Historic Senate House is open to the public once again. The Madras University’s heritage showpiece, which was the subject of a high-profile restoration exercise a few years ago and which has since remained out of bounds, is now hosting a photo exhibition documenting the University’s history. But the merits and demerits of the exhibition apart, what strikes the general visitor is the general degradation in the interiors of this building. And that is a great tragedy, given the amount of time, money and effort that were lavished on it just a few years ago.
The most evident damage is to the walls of the interior. The plaster is peeling off in many places. The fate of the decorative work done on the pillars is even worse. These have discoloured and in one or two places, the impact of atmospheric moisture has caused them to bulge out like tumours on the walls. It is quite clear that the University has neither the expertise nor the inclination to set right these damages. Apart from pasting notices (is that permissible on the wall of a historic building?) stating that restoration is due to happen, pretty little action has been taken. It is open to question as to whether even routine cleaning is going on, for the bird droppings on the verandahs appear to have accumulated over a fairly long period of time.
The flaking off of the decorative work and the peeling off of plaster could be because of two reasons. The first could be indifferent workmanship and this is likely, given that it is almost impossible to locate artisans with the necessary know-how, such being the casualty of the speed with which we have embraced modern building techniques. The second, and this is even more likely, is that keeping the building closed for so long has taken its toll. In a humid atmosphere as in Chennai, it is extremely vital that buildings are opened for fresh air regularly. That not being the case here, moisture has collected and begun eating away the decorative work.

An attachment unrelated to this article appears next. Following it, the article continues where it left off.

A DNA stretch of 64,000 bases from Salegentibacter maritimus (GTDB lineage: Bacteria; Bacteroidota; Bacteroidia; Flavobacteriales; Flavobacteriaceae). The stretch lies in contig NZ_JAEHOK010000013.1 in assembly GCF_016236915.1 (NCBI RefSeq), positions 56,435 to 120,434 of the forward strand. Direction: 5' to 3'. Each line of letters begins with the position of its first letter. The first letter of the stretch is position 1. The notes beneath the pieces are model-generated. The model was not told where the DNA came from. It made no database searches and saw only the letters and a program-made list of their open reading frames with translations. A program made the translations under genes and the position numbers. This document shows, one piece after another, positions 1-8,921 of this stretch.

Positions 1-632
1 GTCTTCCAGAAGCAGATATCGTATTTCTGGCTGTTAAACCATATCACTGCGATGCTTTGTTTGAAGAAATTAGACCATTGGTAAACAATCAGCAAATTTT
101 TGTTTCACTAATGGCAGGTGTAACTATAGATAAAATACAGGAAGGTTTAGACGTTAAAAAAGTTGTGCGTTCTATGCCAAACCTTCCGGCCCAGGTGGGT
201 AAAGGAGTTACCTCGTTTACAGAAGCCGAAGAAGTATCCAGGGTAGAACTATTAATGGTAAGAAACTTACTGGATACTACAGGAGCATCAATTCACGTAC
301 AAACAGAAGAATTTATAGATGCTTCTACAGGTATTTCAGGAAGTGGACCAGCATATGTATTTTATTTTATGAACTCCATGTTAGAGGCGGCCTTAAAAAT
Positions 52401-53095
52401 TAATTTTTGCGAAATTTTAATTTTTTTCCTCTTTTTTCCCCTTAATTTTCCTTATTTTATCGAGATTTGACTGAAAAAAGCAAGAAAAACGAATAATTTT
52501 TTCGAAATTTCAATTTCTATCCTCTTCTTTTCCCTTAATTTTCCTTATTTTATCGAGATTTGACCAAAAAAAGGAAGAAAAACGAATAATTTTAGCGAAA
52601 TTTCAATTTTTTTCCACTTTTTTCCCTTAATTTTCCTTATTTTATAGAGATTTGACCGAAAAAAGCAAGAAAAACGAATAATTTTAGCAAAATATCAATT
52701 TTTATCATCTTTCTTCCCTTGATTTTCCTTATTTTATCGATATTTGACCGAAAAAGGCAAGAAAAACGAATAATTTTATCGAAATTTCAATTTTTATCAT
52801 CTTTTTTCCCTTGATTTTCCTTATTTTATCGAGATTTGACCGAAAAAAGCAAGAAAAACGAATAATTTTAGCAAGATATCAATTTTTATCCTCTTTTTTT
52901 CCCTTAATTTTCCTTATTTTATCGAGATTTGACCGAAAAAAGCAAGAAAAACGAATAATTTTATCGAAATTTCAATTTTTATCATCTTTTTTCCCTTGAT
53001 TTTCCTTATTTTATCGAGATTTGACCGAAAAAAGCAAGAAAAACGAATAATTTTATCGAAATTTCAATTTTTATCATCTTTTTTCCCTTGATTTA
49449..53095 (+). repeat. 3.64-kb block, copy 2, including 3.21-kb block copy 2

Senate House’s fate should not come as a surprise to those familiar with the background. The building was restored with professional support thanks to an extremely enthusiastic Vice-Chancellor. Funds were collected from corporates, old and current students and other well-wishers with an informal understanding that the restored building will be governed by a trust and used for public events. The inauguration and re-dedication were done in 2007 by the then President of India during the University’s sesquicentennial celebrations.
Subsequently, there was a change in Government and also a change in guard at the University immediately thereafter. The succeeding Vice-Chancellor had the Senate House locked once again and it is also rumoured that the principal engineering contractor for the restoration is still awaiting payment. The building was used once again for storing examination sheets which, given our city’s record with heritage buildings, means an ideal situation for a conflagration.
Matters appeared to have taken a turn for the better last year when the next, and present, VC announced the formation of a three-member governing council for Senate House. However, nothing happened beyond the announcement. The current exhibition is the next development. The opening up has, however, also exposed what the last few years of inaction has caused.
Now that the matter is out in the open, it is necessary that the University immediately wakes up to the damage and sets it right. It needs to recall the team that did the restoration and explore ways and means of rectification. And once that is done, it needs to keep up with regular maintenance. Can this be hoped from our University?